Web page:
Nearly 96 per cent of the illegal settlers in Maasai Mau have left the forest following the lapse of the 30-day eviction notice by the State, Cabinet Secretary for Environment Keriako Tobiko has said.
Speaking to the press during a multi-government agency tree planting exercise at Sierra Leone in the Maasai Mau Forest, the CS said that those remaining are on their way out.
Tobiko hailed the eviction process saying that authority did not use force on the evictees contrary to what some politicians opined.
“The settlers left voluntarily. The exercise was done in a humane and judicious manner and we expect by the end of today to recover the whole of Maasai Mau water tower, all this has been done without firing a bullet, clobbering anyone or even burning houses,” Tobiko said.
A section of politicians from the Rift Valley were against the eviction on the ground that it was not guided by sound policy.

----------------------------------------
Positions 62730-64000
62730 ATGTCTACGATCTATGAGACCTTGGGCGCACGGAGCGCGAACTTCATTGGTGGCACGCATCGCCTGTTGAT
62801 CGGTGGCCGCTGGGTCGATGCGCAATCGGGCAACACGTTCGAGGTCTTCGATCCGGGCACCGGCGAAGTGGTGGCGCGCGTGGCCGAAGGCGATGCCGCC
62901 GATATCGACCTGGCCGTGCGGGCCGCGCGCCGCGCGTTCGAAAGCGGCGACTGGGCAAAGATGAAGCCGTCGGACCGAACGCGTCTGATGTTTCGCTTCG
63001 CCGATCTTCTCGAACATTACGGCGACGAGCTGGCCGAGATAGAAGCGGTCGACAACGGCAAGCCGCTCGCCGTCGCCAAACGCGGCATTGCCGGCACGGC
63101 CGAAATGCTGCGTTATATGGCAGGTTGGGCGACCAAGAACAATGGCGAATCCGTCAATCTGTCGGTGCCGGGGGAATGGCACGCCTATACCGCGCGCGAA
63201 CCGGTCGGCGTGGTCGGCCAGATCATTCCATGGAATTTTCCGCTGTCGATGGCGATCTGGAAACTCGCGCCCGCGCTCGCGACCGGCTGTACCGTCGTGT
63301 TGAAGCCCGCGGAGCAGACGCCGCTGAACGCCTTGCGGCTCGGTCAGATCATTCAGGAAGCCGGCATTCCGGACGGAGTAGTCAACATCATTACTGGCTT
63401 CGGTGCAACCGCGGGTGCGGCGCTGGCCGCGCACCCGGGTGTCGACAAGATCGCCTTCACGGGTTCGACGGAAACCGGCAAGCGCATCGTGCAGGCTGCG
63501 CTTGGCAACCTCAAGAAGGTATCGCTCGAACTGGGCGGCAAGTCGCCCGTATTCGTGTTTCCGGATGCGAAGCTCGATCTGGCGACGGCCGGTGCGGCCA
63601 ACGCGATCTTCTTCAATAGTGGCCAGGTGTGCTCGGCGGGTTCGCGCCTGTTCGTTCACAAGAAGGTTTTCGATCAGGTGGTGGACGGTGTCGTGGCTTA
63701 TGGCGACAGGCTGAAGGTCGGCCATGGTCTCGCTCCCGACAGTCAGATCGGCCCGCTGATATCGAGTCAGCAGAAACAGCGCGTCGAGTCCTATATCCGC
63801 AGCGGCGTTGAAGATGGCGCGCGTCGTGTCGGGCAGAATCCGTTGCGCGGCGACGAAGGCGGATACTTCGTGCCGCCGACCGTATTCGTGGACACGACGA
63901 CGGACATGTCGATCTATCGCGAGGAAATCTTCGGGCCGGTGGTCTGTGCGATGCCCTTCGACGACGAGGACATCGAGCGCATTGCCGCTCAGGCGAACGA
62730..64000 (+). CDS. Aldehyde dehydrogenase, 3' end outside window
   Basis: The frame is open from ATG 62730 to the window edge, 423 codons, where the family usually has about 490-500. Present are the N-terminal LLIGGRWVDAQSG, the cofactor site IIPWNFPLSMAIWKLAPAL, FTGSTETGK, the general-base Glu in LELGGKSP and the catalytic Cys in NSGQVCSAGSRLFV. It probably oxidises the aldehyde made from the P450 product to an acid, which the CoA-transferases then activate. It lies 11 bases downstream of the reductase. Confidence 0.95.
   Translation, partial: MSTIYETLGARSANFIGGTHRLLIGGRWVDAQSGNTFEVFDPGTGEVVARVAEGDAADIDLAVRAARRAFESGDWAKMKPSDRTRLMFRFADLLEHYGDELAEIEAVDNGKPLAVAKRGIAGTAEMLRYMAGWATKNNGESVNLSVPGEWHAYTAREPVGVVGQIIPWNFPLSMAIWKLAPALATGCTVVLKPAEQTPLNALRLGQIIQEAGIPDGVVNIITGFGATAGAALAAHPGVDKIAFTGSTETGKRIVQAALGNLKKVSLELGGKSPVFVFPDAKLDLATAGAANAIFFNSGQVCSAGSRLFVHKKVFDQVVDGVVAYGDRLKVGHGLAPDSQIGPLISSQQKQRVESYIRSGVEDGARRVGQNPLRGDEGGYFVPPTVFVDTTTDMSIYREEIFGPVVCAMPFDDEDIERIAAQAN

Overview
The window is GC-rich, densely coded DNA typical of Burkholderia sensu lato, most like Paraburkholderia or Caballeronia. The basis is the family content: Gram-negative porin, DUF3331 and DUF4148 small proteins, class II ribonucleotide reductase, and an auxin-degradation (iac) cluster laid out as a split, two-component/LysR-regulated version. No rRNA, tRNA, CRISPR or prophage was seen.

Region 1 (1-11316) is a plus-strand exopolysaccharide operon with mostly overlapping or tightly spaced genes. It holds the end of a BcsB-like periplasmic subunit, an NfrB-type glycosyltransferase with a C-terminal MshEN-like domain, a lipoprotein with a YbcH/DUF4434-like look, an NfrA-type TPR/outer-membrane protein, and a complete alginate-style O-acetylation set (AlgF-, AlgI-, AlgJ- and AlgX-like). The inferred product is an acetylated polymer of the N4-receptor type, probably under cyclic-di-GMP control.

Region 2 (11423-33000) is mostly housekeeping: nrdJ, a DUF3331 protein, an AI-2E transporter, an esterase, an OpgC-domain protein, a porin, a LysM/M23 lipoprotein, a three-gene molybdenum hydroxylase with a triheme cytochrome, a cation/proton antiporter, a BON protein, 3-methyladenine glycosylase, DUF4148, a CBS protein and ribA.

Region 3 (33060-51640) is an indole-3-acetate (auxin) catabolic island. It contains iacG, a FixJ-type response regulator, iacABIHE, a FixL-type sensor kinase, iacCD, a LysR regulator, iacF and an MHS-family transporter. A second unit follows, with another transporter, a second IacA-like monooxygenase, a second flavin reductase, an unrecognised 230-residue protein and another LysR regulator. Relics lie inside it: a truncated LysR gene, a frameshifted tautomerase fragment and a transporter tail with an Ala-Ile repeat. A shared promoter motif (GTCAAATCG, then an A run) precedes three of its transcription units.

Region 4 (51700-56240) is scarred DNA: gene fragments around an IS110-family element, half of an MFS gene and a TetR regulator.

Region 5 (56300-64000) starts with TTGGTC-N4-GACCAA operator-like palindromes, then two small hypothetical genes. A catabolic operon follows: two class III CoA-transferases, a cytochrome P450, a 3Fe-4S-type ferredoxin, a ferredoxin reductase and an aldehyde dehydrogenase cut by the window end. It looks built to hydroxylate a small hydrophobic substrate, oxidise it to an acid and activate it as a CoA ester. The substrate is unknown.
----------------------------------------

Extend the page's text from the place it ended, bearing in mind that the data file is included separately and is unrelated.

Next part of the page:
Tobiko added that they have provided transport for evictees.
At the same tree planting event, Rift Valley Regional Commissioner George Natembeya warned politicians against incitement.
He said that any politician implicated will be dealt with as an individual.
"We will be monitoring those evicted, any attempt to return will be meet with the full force of the law," he said
According to Tobiko, evicting the settlers was the easier part and reclaiming the forest was the uphill battle.
The ministry of environment kicked off the ten million tree planting initiative in Mau forest as part of its effort to restore the vital water tower.
“We have embarked on a major restoration program where we expect to plant 300,000 tree seedlings manually and aerial seeding of an area covering 3,500 hectares today,” said CS Tobiko.